Front-Wheel Drives, Are They Coming or Going? 280036

AFTER listing the advantages and disadvantages of front-wheel drive the author says that, although most American engineers who have given him their opinions seem to believe that the advantages of front-wheel drive are outweighed by its disadvantages, he has grounds for venturing the opinion that this form of drive is likely to have extensive use in this Country within the next few years. He bases this view more upon commercial than upon strictly engineering considerations; but the latter are not lacking altogether, as is evident from his subsequent analysis.
The advantages and the disadvantages are specifically and separately discussed, existing designs of front-wheel drive being divided into three classes. Numerous illustrations of the different types of front-wheel-drive vehicle are presented, and their most important features are enumerated and explained.
In conclusion the author says that, although there is good ground for the view that the advantages outweigh the disadvantages, it does not follow as a necessary corollary that front-drive cars will become the popular type or that they will be adopted soon by many manufacturers. Several companies are, however, greatly interested. Basically, nearly all American cars are very much alike in mechanical design and have undergone practically no major changes since the introduction of four-wheel brakes. We are about due for some radical changes in design, and it is not unlikely that one of these will be the front-wheel drive.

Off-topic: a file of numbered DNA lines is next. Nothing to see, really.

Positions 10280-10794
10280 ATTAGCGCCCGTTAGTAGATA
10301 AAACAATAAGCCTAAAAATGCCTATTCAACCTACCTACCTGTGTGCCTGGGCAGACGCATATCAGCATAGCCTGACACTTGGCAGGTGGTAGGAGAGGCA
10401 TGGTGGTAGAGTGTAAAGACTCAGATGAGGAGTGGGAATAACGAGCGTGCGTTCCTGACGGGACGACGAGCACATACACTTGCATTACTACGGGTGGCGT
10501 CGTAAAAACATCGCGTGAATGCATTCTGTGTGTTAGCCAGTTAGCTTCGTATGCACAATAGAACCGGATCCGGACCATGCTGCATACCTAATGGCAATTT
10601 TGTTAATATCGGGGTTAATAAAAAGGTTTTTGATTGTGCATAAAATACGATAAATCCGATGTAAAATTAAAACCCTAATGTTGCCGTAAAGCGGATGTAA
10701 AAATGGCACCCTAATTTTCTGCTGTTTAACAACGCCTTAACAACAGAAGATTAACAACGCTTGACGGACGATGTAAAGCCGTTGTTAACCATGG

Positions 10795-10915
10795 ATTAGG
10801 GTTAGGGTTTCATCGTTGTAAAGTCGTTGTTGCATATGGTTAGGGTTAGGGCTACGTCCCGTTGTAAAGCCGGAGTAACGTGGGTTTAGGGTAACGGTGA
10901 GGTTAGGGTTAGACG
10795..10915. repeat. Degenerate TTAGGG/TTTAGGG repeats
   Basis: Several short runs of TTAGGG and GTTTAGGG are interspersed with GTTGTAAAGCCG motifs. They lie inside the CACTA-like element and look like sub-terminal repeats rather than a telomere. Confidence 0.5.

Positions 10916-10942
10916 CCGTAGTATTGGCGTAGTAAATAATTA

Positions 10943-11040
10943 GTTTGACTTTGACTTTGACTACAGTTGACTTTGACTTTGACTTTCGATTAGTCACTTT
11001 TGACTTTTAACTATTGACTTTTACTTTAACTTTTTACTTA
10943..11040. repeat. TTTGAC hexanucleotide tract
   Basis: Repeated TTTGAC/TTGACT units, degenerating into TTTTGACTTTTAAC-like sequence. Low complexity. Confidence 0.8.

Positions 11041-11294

One of the discussers makes the point that, in the last 500-mile race, the troubles experienced with the front-wheel-drive racing cars could not be charged to the front-wheel drive itself. Another cites tests which disproved the claim that less power is required to propel a car by the front wheels than by the rear wheels. It is stated by another speaker that the failures of the supercharger drive-gears in the 500-mile race were mostly on cars having front-wheel drives. He says also that it is observable on the speedway that the front-wheel-drive cars spin their wheels much more than do the rear-wheel-drive cars at the same speed.
It is mentioned that front-wheel-drive cars follow the front wheels and have less tendency to skid on turns provided the driver has the courage to keep his foot on the throttle, but that this is a dangerous procedure. It is brought out also that the arrangements of independent wheel-springing and the reduction of unsprung weight can be applied equally well to front-wheel and to rear-wheel drives.
In conclusion, the author states the answers he received to the question: “What other major improvements do you consider more promising than front-wheel drives?”


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